Q: My niece Cindy has multiple sclerosis. She takes one 20-milligram injection of Copaxone each day. The cost for a one-month prescription is $4,600. Fortunately, I have the wherewithal to pay for her medicine after her insurance benefits stopped paying for it for the remainder of this year.
I have done some mathematics on the cost of Copaxone. This is how it breaks down:
1,000 mg/20 mg injection dosage 50 doses per gram
$4,600/30 doses $153.33 per dose
50 doses x $153.33 $7,666.50 for 1 gram of medicine.
$7,666.50 x 28 (grams in an ounce) $214,662 for 1 ounce of this medication.
$214,662 x 128 (ounces in a gallon) $27,476,736 per gallon.
How can any medicine be this unconscionably expensive?
A: Thank you for this eye-opening price analysis. Copaxone and other similar MS drugs cost anywhere from $50,000 to $60,000 a year, more than the median family income in the U.S.
Drug companies can charge whatever they want. That’s why many new cancer drugs cost anywhere from $50,000 to $100,000 for a full course of treatment. A lifesaving medication to treat a rare genetic condition called Gaucher’s disease can cost more than $200,000 a year and has to be taken for life.
Q: I have to get up three or four times a night to pee. My doctor tells me that it is a benign prostate problem, but there is nothing benign about it because I often have a hard time getting back to sleep.
I was prescribed terazosin, but it has not helped enough to make a difference. My doctor doesn’t know what else to suggest. Any ideas?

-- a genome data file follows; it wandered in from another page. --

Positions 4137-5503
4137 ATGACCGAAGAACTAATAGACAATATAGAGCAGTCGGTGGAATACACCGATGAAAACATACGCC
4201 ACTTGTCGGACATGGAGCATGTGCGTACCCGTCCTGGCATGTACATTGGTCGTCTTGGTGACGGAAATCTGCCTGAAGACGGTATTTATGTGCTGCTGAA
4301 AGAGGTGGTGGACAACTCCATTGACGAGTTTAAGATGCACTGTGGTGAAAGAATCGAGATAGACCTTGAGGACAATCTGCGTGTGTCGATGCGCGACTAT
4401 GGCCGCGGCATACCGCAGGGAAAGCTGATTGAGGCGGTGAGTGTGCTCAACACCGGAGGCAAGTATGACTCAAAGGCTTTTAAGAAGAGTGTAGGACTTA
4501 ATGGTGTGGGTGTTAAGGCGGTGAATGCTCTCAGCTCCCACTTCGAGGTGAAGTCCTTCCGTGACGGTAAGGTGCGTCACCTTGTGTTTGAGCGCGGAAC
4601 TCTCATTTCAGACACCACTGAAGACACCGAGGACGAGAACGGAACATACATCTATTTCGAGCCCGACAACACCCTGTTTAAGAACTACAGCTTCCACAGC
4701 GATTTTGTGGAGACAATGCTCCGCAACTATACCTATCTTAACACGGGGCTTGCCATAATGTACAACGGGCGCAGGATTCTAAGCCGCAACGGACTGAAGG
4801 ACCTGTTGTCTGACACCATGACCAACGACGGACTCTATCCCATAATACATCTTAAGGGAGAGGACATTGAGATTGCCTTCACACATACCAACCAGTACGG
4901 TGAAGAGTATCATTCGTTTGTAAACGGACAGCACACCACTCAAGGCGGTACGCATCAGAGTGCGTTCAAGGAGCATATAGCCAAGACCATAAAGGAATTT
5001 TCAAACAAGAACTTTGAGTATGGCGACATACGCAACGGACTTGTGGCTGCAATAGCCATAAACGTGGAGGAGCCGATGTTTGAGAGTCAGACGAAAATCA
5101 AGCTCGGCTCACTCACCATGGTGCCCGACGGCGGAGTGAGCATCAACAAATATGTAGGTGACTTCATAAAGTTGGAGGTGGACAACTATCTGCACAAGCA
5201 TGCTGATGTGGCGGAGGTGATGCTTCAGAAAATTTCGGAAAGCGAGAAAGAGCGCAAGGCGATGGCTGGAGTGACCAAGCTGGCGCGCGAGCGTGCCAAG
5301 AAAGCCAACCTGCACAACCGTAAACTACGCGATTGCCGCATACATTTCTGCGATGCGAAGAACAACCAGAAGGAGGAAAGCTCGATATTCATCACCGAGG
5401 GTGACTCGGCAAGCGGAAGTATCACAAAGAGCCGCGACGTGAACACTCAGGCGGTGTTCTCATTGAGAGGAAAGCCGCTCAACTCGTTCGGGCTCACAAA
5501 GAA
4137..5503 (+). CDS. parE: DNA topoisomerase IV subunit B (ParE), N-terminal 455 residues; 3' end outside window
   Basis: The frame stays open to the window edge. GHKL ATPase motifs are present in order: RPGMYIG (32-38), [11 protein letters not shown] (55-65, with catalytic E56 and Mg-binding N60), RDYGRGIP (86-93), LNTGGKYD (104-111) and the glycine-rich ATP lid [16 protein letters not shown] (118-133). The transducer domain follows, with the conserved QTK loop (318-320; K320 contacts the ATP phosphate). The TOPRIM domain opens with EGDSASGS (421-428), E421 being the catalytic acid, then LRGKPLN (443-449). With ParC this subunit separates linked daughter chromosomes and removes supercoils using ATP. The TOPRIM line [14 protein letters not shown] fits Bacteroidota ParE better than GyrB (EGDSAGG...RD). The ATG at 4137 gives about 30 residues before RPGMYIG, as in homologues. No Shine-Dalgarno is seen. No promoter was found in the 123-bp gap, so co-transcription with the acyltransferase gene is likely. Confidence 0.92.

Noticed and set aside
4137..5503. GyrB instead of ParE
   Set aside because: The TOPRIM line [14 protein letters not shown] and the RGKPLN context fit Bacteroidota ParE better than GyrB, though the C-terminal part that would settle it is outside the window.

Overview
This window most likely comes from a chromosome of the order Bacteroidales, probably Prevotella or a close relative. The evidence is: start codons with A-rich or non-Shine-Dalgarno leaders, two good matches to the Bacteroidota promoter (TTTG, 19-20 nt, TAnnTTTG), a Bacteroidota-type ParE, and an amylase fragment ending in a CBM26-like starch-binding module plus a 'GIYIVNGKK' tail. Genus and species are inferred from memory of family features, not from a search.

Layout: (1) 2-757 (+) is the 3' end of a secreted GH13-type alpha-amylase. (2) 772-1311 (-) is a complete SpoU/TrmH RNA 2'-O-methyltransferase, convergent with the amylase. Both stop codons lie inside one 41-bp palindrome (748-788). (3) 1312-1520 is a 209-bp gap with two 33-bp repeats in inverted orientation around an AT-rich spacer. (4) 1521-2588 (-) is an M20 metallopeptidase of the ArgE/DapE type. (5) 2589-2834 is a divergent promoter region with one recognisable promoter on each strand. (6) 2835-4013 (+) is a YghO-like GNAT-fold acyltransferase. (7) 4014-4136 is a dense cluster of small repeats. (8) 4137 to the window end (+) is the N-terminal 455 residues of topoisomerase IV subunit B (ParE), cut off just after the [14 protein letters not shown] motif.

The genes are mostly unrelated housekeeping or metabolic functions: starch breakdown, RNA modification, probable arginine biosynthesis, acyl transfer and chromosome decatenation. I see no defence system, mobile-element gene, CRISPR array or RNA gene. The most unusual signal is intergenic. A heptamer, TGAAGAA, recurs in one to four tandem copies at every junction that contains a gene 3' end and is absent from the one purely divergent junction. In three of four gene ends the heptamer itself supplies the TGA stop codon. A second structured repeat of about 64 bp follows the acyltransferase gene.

A: Several other medications might work, including finasteride (Proscar) or tadalafil (Cialis). Unfortunately, finasteride has been linked to long-lasting negative sexual side effects. Some men report low libido, erectile problems or less satisfying orgasms (Journal of Sexual Medicine, November 2012).
Cialis has been approved for prostate symptoms as well as erectile dysfunction. Unless your insurance pays for it, however, this drug is pricey when you take it every day.
Another surprising option is vitamin D (Canadian Journal of Urology, August 2013). Preliminary studies suggest that taking at least 600 IU daily may help shrink the prostate gland and reduce inflammation.
Lip balm isn’t helping
Q: My son has been using lip balms for years and has developed an addiction to them. He is frustrated and hasn’t been able to find a substitute to heal his lips. Is there help out there for him?
A: Dermatologists frequently blame dry lips on the habit of lip licking. If your son can overcome the urge to moisten his lips with his tongue, he may not need lip balm so often.
If he has a fungal infection of the lips, however, he may need an antifungal cream. A trip to the dermatologist might reveal the root cause of the lip-balm dependency.
Reach Joe and Terry Graedon at PeoplesPharmacy.com. Their newest book is “Top Screwups Doctors Make and How to Avoid Them.”
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